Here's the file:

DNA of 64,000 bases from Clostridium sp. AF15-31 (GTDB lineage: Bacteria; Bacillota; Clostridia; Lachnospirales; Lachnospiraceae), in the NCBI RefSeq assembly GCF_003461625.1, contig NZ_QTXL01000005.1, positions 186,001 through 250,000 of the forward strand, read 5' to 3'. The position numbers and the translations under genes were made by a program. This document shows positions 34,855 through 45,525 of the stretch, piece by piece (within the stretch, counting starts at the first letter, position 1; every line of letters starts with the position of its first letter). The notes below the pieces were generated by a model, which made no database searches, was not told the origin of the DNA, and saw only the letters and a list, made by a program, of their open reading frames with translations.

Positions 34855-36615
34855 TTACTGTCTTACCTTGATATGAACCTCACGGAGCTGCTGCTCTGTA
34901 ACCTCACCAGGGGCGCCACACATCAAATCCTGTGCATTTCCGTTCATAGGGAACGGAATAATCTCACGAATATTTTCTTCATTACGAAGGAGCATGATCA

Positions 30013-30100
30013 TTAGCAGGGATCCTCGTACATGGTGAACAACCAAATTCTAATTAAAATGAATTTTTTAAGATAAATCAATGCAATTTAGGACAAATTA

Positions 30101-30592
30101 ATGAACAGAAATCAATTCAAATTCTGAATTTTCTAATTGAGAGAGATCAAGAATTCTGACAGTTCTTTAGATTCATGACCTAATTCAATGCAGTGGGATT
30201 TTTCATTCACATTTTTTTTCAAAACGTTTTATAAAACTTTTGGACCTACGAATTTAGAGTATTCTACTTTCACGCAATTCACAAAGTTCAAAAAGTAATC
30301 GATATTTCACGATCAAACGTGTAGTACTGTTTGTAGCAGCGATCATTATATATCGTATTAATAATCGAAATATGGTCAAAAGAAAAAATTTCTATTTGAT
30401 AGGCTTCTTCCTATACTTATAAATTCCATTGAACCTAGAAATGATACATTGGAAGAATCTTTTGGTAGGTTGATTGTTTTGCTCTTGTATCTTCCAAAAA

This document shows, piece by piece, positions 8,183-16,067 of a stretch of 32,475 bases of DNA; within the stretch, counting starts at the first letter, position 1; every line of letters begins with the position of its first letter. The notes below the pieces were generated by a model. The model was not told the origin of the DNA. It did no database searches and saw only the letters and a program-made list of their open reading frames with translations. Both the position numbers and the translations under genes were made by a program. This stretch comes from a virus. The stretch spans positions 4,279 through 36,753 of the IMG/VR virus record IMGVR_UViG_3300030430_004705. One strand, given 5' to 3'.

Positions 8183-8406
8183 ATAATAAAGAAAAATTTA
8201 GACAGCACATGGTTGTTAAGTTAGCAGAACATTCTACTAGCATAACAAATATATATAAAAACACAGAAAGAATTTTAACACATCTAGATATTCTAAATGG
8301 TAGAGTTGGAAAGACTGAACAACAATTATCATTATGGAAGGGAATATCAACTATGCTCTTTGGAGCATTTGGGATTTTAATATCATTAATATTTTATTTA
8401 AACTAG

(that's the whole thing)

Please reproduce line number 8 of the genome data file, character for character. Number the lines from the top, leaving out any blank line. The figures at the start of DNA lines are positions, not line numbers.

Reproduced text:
30101 ATGAACAGAAATCAATTCAAATTCTGAATTTTCTAATTGAGAGAGATCAAGAATTCTGACAGTTCTTTAGATTCATGACCTAATTCAATGCAGTGGGATT